Love Wholesome contributor Jo-ann Huang samples some popular vegan burger brands found in supermarkets.
Consumers the world over are embracing a plant-based diet for a myriad of reasons, from health to animal welfare and environmentalism. But for Singapore’s savvy foodies, a life of boring salads is unlikely to appeal.
Some meat-free alternatives have popped up in recent years, such as California’s Impossible Burger, which made its debut in some restaurants in Singapore in March. The Impossible Burger has won over many meat eaters but unfortunately has yet to be sold in supermarkets, so I haven’t had the chance to try it. I have noticed others on the shelves, though, and as a committed carnivore, I’m more than a little sceptical about the claim that they can replace real meat.
There are other issues to consider, too. Vegan burgers are also not as healthy as they appear – to simulate the umami taste of meat, manufacturers often pile on mysterious additives and enhancers. A veggie burger can also contain as much as 500 milligrams of salt, which is a third of the recommended daily sodium intake. It’s also worth keeping in mind that these burgers are often served with a stack of condiments and toppings – sometimes to mask an imbalance in taste – and these will boost sodium levels even further. And if you’re allergic to soy protein, which is a common ingredient in mock-meats, then most faux-meat burgers are likely to be off the table completely.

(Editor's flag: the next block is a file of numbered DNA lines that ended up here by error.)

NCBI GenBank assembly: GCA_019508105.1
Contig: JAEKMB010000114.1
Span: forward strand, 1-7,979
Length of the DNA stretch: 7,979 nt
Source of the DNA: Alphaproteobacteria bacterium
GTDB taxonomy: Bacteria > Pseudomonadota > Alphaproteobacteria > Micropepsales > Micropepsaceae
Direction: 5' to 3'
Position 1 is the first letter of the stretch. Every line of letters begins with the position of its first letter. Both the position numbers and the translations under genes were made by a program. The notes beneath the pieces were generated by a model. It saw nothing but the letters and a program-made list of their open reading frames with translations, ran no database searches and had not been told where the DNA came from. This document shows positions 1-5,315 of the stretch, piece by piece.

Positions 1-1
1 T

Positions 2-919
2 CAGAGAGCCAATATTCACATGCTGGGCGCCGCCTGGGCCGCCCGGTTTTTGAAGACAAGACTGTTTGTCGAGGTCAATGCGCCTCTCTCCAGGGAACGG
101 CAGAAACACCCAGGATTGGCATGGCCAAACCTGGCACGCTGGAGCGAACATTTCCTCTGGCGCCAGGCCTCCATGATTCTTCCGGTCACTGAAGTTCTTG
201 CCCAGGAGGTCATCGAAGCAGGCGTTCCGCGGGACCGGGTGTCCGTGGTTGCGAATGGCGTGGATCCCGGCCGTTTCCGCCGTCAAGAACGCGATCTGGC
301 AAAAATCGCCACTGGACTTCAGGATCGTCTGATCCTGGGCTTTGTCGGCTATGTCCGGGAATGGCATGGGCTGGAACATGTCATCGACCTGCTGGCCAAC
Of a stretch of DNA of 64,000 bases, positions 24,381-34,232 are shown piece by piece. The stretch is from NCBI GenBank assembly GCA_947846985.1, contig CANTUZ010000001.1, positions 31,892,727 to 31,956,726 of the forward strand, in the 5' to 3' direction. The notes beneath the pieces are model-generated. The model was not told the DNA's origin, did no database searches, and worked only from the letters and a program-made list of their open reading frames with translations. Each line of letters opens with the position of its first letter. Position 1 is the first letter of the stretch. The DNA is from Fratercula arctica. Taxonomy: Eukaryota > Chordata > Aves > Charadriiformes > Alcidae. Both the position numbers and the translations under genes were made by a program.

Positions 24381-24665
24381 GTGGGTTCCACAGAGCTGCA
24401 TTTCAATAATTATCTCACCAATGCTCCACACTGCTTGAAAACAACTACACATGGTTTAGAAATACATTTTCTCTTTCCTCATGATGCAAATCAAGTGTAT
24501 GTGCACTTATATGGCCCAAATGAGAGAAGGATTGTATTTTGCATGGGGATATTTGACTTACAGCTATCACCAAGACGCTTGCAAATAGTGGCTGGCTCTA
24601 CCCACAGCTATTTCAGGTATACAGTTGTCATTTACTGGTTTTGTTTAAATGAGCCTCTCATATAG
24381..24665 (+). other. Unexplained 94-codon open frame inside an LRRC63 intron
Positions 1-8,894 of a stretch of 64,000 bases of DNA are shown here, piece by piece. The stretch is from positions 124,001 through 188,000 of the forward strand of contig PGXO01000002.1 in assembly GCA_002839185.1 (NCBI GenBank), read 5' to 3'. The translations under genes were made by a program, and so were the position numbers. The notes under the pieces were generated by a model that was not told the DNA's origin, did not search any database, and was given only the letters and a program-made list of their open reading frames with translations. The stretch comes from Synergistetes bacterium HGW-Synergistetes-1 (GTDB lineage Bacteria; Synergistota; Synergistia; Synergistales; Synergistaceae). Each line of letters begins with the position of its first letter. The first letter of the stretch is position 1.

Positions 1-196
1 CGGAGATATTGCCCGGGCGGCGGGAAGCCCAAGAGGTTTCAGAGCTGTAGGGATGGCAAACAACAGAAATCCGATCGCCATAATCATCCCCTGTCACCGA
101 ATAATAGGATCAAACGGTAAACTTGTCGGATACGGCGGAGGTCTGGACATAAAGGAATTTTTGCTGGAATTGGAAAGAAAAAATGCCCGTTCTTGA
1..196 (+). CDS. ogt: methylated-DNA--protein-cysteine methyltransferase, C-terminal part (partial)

Nevertheless, to see if my scepticism was justified, I recently embarked on a taste test. I tried four international brands of vegan burgers that are sold in supermarkets in Singapore. To get the authentic taste, I ate them without a bun or any added sauces (to me, a quality beef burger can be eaten on its own).